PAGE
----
On a warm afternoon of sun soaking and relaxation, the Danube, the second-largest river in Europe, unexpectedly became my introduction to Serbia. Like most first-timers in the country, I thought that would be Belgrade but we arrived in the city late at night after an exhausting day of travel from Austria. Early next morning, we set off for the city of Donji Milanovac to board our cruise along the River Danube.
This was our first stop along the Roman Emperors and Danube Wine Route, one of 32 Cultural Routes of the Council of Europe that take visitors through the shared heritage of different countries in Europe and beyond, and promote human rights, cultural democracy, diversity, and cultural exchange.
The Roman Emperors and Danube Wine Route
Running through Croatia, Serbia, Bulgaria, and Romania, the Roman Emperors and Danube Wine Route is home to 20 Roman archaeological sites and 12 wine regions, where the culture of wine production dates back to the period when the Roman Empire first developed a stronghold here. An interesting fact is that much of the historical revelations and the discovery of sites in this area have been fairly recent events that took place in the last two decades and are still a work in progress.
Today, the intrepid traveler can explore the region’s towns, sites, museums, national parks, and of course, its wineries. Archaeology buffs will no doubt find it interesting to explore the historical sites and museums. While I didn’t have the time to taste the famous wines of the region, it’s something I intend to do in the near future. After all, a wine culture that is over 2000 years old is one that makes me curious.
The Iron Gates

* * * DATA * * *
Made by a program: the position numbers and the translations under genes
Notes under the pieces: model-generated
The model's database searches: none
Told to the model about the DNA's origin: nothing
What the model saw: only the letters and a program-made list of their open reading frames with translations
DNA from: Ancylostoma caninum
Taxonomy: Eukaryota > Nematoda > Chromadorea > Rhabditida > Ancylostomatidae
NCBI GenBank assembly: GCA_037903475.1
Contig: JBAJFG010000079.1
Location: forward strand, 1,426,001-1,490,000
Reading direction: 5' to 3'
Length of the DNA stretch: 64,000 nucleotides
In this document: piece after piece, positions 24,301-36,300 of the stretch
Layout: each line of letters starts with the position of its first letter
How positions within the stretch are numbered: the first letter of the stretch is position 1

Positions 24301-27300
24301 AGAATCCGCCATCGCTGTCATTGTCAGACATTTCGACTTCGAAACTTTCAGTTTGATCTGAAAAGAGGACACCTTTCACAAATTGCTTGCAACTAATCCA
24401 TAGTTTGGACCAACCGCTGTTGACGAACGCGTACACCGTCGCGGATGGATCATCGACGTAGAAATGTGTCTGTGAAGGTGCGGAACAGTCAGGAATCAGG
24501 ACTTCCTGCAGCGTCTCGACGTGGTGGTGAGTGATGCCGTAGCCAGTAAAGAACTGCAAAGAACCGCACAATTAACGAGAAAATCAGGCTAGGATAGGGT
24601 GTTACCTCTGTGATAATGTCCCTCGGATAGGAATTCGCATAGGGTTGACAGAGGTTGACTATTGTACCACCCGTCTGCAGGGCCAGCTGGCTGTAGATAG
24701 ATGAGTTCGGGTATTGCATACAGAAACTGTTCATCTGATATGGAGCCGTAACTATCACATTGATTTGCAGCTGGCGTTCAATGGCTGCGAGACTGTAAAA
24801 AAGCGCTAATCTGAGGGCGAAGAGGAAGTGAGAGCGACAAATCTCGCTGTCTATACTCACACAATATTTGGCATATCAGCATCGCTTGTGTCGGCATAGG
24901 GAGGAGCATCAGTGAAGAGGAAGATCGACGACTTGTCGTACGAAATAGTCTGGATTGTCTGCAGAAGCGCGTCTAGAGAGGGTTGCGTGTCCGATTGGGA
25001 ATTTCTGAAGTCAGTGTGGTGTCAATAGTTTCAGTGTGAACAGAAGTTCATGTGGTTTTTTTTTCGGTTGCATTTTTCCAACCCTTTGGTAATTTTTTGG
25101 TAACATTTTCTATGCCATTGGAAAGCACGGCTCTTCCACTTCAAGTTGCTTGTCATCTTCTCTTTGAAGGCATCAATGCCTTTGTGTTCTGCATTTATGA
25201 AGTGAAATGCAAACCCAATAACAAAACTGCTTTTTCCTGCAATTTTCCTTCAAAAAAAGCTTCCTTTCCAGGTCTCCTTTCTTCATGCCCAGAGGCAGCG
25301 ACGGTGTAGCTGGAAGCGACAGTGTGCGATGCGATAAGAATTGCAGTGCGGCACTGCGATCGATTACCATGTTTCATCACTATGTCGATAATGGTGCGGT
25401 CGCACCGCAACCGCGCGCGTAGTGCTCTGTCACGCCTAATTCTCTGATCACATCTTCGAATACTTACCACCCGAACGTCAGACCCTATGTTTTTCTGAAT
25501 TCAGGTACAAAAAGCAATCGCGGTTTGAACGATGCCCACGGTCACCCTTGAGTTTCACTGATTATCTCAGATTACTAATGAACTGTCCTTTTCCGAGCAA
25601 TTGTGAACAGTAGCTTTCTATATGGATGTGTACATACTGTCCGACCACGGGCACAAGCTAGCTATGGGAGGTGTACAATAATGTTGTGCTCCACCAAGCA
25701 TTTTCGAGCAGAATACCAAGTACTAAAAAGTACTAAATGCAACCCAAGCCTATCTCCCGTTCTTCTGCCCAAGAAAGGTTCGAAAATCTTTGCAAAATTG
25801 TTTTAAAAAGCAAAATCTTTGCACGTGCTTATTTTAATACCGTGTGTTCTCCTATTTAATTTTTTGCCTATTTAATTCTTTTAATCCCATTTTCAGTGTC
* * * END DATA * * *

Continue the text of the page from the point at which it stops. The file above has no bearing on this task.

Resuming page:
The Danube, known by various names in the 10 countries that it passes through, originates in the Black Forest of Germany and flows for approximately 2,857kms. before it meets the Black Sea. The river has witnessed the histories of the earliest human settlements, of different cultures, and perhaps most importantly that of the Roman Empire. Even today, the river acts as a link between Western and Eastern Europe and the hundred million people that live near the Danube speak 20 different languages. How’s that for diversity?
The widest, narrowest, and deepest parts of the Danube are in Serbia in the nature reserve of the Djerdap National Park. The gorge, a part of the boundary between Romania and Serbia is also called the ‘Iron Gates’. The narrowest part of the Danube is known as the Great Kazan and at this point, the river is 140m wide extending up to 5.5km at its widest. The landscape of rolling green hills, shadowy mountains, towns, and villages along the river is peppered with interesting monuments, each with a story of its own.
The Iron Gates Cruise
I must admit- I knew nothing about the history of the Iron Gates or even much about the Danube. Luckily, my journey along the Roman Emperors and Danube Wine Route meant that I could fill the gaps in my knowledge of the world’s history in a way that’s more effective than merely reading about it.
An Iron Gates Cruise along the Danube in Serbia was as much of an enlightening history lesson as it was an afternoon of lying in the sun and recovering from the tiredness of the previous day. We cruised from Donji Milanovac to the city of Kladovo, where according to some, the Danube appears to be the most beautiful in Serbia. Along the route, we saw incredible reminders of the illustrious past of this region and talked about life in modern-day Serbia with our guide Srdjan and project coordinator Vladan.